I think a Jewish framework for social justice helps me stay inspired and motivated to do the work and to do it Jewishly. It can feel cold and empty when the meaning and inspiration is not there. And then it’s too easy for me to spend my time or focus on other things.
We’ve seen that college students are interest ed in going deep on specific topics and gaining wisdom from traditional and non-traditional Jewish sources. These students are flocking to the work because it’s – in their own words – “meaningful.” Integrating Jewish meaning and context allows them to connectto the work and the community in a deeper way.
Jewish Wisdom Strengthens Organizations
Secondly, Jewish tradition serves as a well of abundance to strengthen the field as a whole. Drawing upon Jewish values and history increases the quality of our organizations and our practices. It teaches us to create a culture of learning, which is necessary for strong organizations.
Jewish history reminds us that we have endless examples of prophets, organizers, teachers, healers and helpers – all of whom have roles to play in building a community of action. Jewish social justice organizations need a diversity of skilled people, working in community with each other, to accomplish shared goals. Not only do 57 organizations strive toward that diversity within their ranks, but also our field achieves that when we collaborate with each other on programs, events and collective fundraising.
As a few of our survey respondents said:
Jewish thought is a multi-thousand-year-old tradition that has survived and will likely outlive any of our institutions. So, to give our institutions the best lasting power to continue fighting for a better world year after year it would be best to build them on the enduring foundation of Jewish wisdom.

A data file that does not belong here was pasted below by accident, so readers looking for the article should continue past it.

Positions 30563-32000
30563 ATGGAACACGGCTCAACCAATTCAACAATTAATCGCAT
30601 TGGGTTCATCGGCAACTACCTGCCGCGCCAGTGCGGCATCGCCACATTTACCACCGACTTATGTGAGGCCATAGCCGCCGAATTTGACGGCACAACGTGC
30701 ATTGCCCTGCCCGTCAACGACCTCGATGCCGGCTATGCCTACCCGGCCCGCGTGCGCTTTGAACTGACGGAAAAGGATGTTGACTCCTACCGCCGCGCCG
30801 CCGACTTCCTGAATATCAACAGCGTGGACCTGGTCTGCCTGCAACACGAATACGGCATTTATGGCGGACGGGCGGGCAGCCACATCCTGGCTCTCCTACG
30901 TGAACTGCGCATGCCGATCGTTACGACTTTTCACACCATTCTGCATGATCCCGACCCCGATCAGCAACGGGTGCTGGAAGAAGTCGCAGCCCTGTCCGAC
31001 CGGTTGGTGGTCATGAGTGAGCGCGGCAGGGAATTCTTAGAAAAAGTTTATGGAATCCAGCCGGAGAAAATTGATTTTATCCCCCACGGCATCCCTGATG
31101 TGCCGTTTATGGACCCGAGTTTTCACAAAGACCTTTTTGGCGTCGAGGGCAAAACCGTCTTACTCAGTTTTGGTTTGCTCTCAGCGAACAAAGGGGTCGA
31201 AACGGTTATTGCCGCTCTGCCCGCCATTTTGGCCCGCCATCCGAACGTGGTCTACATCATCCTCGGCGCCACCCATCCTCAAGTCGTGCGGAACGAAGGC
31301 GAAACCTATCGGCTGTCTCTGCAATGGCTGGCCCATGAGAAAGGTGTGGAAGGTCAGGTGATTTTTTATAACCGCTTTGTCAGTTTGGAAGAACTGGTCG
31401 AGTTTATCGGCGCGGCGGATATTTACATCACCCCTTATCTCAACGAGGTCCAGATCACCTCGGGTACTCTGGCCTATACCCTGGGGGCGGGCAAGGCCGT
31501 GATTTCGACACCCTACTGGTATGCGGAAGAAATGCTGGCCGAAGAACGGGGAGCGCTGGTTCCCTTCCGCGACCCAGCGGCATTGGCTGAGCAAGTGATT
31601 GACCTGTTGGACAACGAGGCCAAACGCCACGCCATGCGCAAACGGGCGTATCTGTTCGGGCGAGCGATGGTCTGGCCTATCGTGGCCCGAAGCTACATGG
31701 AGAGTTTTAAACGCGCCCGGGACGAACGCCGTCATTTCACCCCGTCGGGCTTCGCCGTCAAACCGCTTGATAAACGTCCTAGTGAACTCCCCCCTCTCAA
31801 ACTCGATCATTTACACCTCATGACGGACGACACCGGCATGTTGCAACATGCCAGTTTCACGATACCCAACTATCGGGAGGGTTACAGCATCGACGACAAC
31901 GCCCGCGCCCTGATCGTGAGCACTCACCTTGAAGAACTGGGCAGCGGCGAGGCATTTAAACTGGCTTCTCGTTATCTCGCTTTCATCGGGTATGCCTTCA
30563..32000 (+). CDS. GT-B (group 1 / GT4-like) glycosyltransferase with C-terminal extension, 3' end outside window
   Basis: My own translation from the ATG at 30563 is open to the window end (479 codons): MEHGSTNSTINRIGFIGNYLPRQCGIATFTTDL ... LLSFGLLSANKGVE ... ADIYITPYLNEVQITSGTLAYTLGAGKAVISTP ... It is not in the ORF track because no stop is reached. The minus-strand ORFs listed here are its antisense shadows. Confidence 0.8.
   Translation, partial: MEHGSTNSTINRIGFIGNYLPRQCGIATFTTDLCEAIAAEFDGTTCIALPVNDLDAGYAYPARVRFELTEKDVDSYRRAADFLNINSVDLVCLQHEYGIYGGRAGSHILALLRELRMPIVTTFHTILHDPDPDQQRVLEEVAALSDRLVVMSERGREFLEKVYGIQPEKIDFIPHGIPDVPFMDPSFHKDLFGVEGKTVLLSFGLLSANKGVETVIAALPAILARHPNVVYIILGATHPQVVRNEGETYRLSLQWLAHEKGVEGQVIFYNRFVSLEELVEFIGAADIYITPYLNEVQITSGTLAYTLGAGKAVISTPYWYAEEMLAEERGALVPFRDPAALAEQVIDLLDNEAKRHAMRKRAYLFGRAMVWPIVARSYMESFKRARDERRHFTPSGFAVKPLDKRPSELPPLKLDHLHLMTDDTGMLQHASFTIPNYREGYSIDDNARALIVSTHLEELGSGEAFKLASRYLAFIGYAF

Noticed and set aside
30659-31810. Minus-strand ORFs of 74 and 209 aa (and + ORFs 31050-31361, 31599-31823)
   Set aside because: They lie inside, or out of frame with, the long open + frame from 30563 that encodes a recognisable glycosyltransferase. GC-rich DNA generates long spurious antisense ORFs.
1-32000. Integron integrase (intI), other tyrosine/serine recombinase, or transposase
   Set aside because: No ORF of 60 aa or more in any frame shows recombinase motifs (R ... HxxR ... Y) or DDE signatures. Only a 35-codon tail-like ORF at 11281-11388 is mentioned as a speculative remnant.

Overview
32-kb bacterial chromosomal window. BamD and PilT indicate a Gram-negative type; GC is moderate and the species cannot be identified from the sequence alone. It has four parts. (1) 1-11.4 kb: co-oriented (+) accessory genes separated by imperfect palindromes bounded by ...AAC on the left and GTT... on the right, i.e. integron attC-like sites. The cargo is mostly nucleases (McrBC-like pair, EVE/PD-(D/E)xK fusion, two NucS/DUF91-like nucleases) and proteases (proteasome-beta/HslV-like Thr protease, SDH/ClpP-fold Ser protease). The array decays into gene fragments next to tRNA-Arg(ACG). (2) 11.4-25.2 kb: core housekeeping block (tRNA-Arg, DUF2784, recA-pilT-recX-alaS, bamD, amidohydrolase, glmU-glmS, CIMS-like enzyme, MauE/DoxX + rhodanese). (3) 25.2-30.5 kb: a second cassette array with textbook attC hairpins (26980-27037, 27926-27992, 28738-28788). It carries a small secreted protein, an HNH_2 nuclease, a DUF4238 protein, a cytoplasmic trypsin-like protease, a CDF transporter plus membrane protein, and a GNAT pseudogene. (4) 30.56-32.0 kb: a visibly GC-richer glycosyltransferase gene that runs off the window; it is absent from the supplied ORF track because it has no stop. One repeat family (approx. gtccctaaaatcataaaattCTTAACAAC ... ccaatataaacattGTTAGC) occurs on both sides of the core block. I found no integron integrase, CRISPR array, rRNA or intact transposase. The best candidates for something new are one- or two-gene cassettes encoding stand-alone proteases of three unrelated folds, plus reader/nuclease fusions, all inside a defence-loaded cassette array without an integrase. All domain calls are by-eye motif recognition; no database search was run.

It feels important to build on the wisdom and work that’s already been done before us, to see ourselves in a line of ancestors stretching far back, and to add to their work instead of thinking that we can/should create it all from scratch.
Jewish Experiences of Being Outsiders
Lastly, and at a most instinctive level, in all our diversity as Jews, we share overlapping memories from our own lives and that of our parents, grandparents, and ancestors, of being outsiders or the “Other.” This helps us relate to and support marginalized communities – sometimes but certainly not always. It’s baked into our lived collective experiences, as well as the commandment repeated 36 times in the Torah: you shall neither wrong the stranger, nor oppress them, for you were strangers in the land of Egypt. We as a field don’t always operate from this understanding, but it serves as a fundamental pillar of the Jewish social justice field.
This is why 70% of American Jews oppose a ban on visas to Muslims wanting to enter the US, as measured by the recently released poll from Institute for Social Policy and Understanding. Or, in the words of one of our respondents:
I’m motivated to do justice work because I identify as a Jew, and within that identity, as an (often) marginalized minority. This is a large part of what motivates me, the same way any other identity group with its own unique challenges and strengths may feel a similar call to action.
These three themes are just the tip of the iceberg. If these themes resonate with you, come find us – there are at least 57 starting points. If you have questions about how and why we do this work, ask us. I assure you, we contain multitudes of opinions about our work, the work of broader Jewish communities and its institutions, and the world at large. We are filled with organizations and people that bake challah to end hunger, advocate for reproductive justice and everything in between. Come on in, it’s a fun and important place to be.
Abby Levine is the Director of the Jewish Social Justice Roundtable, a network that makes social justice a core expression of Jewish life, while advancing social justice issues in the broader society.